Dear Keith Ryder…

Dear Mr Ryder, welcome to Vale Park.

If you’re wondering what that stone plinth is for at the bottom of the steps outside the main entrance, well, there’s a story there.

That’s where the statue of our greatest player – Roy Sproson – is going stand one day soon. Hopefully.

It was all paid for by the fans and should have been unveiled, well, ages ago – but there were, er… complications.

To be honest, it has been a dreadful few years for everyone connected with Port Vale.
I’m not sure where to begin, really.

There was this dream, you see, of a ‘fan-run club’ but that turned into a nightmare when some ‘fans’ decided they were more equal than others.

Vale’s shareholders (the bulk of whom were ordinary fans) lost their investment because the previous board of directors lost the plot – along with the goodwill of a majority of supporters.

The fans were lied to and treated with contempt. They were promised a multi-million pound investment which never materialised.

They watched in horror as Vale Park was remortgaged, bills went unpaid and a promotion campaign was torpedoed by a points deduction.

It was touch and go whether or not the club would survive at all, to be honest, such was the mismanagement of the previous regime.

But we’ve got the chance of a fresh start now and that’s where you come in.

It goes without saying, Mr Ryder, that you are inheriting a football club with a long and proud history.

The simple truth is that, in order to make a success of Port Vale, you need certain ingredients.

You need a plan and you need to have the cash to realise that vision – on and off the park.

But, crucially, right now you need to embrace the fanbase.

If I can give you any advice it would be: Prepare to have everything you say and do scrutinised to the nth degree.

I just hope you have a thick skin because you’re going to need one.

To be fair, most supporters are sick and tired of the in-fighting and the bickering and just want to get back to supporting the team.

But, in order for them to do that wholeheartedly, you must be honest with them and not mislead them or fill them with delusions of grandeur.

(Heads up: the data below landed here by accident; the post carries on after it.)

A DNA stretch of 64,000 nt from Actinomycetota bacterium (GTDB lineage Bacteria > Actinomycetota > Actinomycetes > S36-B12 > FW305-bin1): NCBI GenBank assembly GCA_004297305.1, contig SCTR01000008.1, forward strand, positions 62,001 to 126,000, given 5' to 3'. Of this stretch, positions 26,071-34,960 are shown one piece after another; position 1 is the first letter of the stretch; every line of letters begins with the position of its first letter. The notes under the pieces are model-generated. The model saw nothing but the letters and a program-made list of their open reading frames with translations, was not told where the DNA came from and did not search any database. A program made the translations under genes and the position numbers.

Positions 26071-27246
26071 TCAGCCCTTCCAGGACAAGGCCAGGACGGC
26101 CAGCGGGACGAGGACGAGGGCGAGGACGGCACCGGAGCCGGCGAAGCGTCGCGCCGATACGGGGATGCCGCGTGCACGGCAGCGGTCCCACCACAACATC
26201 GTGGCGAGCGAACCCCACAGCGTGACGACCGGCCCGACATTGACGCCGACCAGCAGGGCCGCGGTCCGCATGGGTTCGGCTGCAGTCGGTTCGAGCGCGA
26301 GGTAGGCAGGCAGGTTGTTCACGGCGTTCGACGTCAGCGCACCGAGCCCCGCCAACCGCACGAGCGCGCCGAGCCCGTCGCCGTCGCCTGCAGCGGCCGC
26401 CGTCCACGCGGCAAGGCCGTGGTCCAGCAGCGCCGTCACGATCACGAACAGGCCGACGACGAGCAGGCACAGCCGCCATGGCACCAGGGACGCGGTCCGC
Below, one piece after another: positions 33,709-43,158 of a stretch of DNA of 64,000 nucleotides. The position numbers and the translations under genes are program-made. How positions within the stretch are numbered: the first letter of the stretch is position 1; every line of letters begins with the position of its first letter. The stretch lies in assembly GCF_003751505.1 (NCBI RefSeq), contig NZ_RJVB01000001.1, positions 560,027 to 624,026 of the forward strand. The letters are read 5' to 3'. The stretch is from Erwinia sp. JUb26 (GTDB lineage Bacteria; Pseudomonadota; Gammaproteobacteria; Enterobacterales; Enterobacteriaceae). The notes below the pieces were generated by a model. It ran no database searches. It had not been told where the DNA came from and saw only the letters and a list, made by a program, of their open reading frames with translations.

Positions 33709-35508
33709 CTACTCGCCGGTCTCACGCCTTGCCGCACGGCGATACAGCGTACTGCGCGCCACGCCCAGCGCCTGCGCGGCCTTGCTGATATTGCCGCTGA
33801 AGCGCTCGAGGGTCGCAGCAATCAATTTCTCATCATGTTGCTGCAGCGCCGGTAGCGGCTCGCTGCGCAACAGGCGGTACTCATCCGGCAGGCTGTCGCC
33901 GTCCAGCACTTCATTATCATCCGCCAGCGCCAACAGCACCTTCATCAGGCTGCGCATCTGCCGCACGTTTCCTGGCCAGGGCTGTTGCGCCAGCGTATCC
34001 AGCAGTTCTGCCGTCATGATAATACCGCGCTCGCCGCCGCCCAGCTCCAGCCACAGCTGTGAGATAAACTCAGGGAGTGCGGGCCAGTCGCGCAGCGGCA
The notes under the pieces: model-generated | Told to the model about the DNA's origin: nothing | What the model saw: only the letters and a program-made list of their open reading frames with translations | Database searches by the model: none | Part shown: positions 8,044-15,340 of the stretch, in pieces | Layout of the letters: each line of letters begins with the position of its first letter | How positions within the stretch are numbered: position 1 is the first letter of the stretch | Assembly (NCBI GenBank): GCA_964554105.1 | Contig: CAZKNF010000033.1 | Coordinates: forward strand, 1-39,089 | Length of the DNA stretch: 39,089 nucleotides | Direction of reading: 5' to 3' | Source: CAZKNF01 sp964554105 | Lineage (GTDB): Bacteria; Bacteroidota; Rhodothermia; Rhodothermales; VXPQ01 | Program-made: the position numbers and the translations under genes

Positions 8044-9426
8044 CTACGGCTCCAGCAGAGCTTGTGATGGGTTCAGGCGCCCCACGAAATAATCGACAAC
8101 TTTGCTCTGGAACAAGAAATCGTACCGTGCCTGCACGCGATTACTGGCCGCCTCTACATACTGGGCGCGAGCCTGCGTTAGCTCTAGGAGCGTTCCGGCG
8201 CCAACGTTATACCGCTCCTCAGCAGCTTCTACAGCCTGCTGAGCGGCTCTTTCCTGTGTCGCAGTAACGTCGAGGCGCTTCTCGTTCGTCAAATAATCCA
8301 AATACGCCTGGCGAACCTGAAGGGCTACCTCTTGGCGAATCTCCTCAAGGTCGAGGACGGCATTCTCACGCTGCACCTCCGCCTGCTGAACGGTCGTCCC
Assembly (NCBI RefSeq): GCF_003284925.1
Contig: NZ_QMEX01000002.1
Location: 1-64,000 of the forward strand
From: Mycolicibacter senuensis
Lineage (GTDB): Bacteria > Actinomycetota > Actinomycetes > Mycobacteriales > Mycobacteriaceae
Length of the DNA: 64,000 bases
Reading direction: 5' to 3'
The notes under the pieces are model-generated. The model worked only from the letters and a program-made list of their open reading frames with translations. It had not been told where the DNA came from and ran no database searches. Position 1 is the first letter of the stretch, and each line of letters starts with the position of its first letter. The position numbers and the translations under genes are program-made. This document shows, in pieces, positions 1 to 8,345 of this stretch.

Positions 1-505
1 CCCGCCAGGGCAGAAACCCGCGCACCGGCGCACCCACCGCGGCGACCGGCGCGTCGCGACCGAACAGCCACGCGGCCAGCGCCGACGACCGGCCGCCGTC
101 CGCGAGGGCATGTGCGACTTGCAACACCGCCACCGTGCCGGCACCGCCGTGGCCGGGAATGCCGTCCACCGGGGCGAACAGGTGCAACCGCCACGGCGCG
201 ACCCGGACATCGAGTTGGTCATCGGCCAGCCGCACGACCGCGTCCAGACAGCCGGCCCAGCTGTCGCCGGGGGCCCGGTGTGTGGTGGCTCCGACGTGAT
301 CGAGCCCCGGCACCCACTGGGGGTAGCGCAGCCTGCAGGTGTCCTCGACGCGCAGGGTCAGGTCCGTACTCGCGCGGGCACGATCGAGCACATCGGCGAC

We’ve had enough false dawns at Vale to last a lifetime.

Let’s face it, Micky Adams – if he remains as manager – will be putting together an almost entirely new squad over the summer.

Next season, therefore, is likely to be one of consolidation and, fingers crossed, healing – rather than a nailed-on promotion push.

But I’ll settle for that after what’s gone on recently and I’m sure I won’t be alone.

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No-one wins, but we are getting our club back. Now let’s see what we can do with it…

It’s looking like administration, then. Few people will be surprised because the writing has been on the wall for some time.
Only the outgoing board, in their arrogance and denial, kidded themselves they could salvage a desperate situation which was entirely of their own making.
It has felt like death by a thousand cuts and, in the end, no-one wins. Not the club’s staff, not the fans, not the shareholders – nor the club’s many creditors.
Yes, we can take some comfort from the fact Messrs Miller, Oliver, Lloyd and Deakin will soon have nothing to do with Port Vale FC.
What’s more, hopefully an administrator would make those responsible for the club’s plight pay dearly for their conduct in recent months.
However, administration remains a gamble and the Vale’s future is anything but secure.
Barring a jaw-dropping winning run, a 10-point deduction would almost certainly end any hopes of us grabbing a play-off berth.
In fact, we would all be doing the maths and wouldn’t be able to rest easy until Vale had 50-odd points on the board and were absolutely safe from the threat of relegation.
Let’s hope that will be enough of an incentive for the players who weren’t paid on Wednesday to get their heads down and stay focused until the end of the season.
Let’s also hope we don’t lose any of them or a very good manager who knows full well just how much the majority of supporters value and respect him and the work he’s doing.
At this point we should spare a thought for the club’s employees who face an anxious wait to see whether or not they will keep their jobs.
We should also acknowledge the near 1,000 Vale fans who have previously invested hundreds, sometimes thousands of pounds of their own money to help save the club.
Their shares are worthless and have been for some time, if truth be told.
I am sure most of them never expected a return on their investment and were happy to have done their bit and ‘owned’ a little piece of the club they love.
But administration would take even that away.
Once again we would all be equal.
My thanks go to the city council at this point – or rather the councillors who would be taking a brave decision, under the most difficult of circumstances, to effectively underwrite the cost of placing Port Vale into administration.
Make no bones about it – the alternative is liquidation. In other words, our club would cease to exist, sold off to pay our debts.
There are serious public purse considerations involved in their decision, since administration at least offers the authority the chance to recoup some of its £2.25m loan to the Vale.
However, I’d like to think the councillors involved in last night’s meeting also went with their gut instinct – which should have been to help preserve 130 years of heritage and an asset to the city which means so much to so many people.
The fight against the board is almost over. Now the battle for Port Vale’s very survival begins.
The cancer at the heart of the club is being cut out but the operation to remove it has left the patient on a life-support machine.